Hearts’ stadium development plans have fallen around three weeks behind schedule but owner Ann Budge is keeping her fingers crossed that they will be given the go-ahead to get work underway at a planning meeting next month.
With all the background work completed, the club are hoping the October meeting of the city planners will rubber stamp the proposed works and allow them to start dismantling surrounding structures.
“We have had confirmation that the planning committee will definitely take place in October. I’m hoping we will get the green light and we’re ready to start after that. The first thing we’ll need to do is knock down all the buildings. That should take about six weeks. If we get the go-ahead then the objective is that by Christmas the site will be cleared and we’ll have relocated [the office staff and ticket office etc].
“Once we get the go-ahead we can commission some of the steel stuff but clearing the site between now and Christmas is the main objective to get it ready for building.”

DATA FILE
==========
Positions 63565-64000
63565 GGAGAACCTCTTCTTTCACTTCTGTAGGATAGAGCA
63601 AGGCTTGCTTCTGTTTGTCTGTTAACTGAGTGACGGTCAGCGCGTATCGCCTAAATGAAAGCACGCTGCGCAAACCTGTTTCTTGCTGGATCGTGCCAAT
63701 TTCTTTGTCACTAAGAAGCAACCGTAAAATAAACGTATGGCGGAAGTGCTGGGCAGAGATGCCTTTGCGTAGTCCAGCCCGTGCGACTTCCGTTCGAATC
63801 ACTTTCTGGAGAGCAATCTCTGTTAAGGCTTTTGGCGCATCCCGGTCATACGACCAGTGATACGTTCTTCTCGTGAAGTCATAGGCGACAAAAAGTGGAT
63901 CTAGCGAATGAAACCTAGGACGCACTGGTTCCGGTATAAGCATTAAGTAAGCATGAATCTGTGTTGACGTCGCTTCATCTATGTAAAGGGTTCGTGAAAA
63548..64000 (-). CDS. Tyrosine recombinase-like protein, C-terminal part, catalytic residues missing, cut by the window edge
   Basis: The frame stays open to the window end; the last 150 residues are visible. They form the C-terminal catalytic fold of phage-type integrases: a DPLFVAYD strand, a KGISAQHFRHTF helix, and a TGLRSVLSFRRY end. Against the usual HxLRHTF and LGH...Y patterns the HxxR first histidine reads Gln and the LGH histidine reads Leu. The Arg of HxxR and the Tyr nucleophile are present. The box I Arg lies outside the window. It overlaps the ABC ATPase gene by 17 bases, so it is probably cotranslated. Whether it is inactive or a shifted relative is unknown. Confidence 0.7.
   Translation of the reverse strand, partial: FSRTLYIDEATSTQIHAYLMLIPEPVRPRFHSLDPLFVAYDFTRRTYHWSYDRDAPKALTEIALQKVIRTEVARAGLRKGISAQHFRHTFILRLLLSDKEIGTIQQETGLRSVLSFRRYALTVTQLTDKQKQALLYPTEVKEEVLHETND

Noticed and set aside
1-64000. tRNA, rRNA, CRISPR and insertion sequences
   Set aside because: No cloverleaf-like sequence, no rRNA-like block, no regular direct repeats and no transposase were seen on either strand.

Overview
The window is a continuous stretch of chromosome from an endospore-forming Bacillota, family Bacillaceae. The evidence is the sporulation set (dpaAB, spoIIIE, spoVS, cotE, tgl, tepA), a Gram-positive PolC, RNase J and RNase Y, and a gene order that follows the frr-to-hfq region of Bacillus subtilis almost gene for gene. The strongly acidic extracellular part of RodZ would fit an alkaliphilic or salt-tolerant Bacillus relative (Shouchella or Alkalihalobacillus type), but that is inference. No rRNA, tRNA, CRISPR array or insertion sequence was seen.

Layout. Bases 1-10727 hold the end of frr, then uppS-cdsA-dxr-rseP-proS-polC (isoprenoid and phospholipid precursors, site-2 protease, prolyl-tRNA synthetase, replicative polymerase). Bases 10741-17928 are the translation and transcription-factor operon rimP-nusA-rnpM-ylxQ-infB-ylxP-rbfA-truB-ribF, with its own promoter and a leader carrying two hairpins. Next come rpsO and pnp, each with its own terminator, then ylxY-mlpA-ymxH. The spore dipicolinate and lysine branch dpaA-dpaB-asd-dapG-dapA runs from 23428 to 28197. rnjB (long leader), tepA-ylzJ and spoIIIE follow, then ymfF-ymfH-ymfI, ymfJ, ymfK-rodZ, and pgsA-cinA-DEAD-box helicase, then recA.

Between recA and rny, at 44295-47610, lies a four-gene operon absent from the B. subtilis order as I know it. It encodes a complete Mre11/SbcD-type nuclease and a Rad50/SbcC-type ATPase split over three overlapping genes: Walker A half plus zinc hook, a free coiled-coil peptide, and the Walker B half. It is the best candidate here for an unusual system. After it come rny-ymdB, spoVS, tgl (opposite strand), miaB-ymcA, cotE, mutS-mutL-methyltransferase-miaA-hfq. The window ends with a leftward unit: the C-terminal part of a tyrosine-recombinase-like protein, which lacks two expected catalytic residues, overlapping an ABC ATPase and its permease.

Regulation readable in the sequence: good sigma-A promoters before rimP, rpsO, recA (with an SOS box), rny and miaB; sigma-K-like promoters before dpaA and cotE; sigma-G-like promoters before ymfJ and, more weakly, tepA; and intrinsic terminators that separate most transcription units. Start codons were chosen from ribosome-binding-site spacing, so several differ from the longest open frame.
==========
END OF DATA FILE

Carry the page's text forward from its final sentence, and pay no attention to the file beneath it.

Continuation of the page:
When the plans were unveiled at the annual general meeting, the ambition was to have work on the replacement main stand completed by the start of next season, taking the capacity of the renovated ground to more than 20,000. And while the club have endeavoured to answer all the planners’ questions and addressed all outstanding issues, the process has been more protracted than Budge would have liked and has left them behind schedule.
“We have slipped probably three weeks behind. The start of the season is ambitious but we are working towards it being ready by the end of September.
“I have spoken in principle to the SPFL about delaying our first home game but I can’t do anything officially yet. When I mentioned it previously they said it has been done before so there’s no reason why it shouldn’t be done.”
Speaking at the opening of the new Hearts Museum, Budge, pictured, confessed the ambitious stadium redevelopment has been all-consuming and she admitted that she had not realised the magnitude of the project she was taking on, but said her vision was always to deliver plans for a new stand and ensure that Tynecastle was fit for purpose moving forward.
“I knew I would have to look at it and prepare the ground. I don’t want to cut corners, I want to do it right. I’m pretty hands on. I have meetings every day, it’s been constant.”
Matters have been complicated further by the sell-out crowds, which have negated any notion of simply closing the main stand and carrying out the major works during the season.
“I’m reasonably comfortable that if we get the go-ahead in October, we’re ready to go.”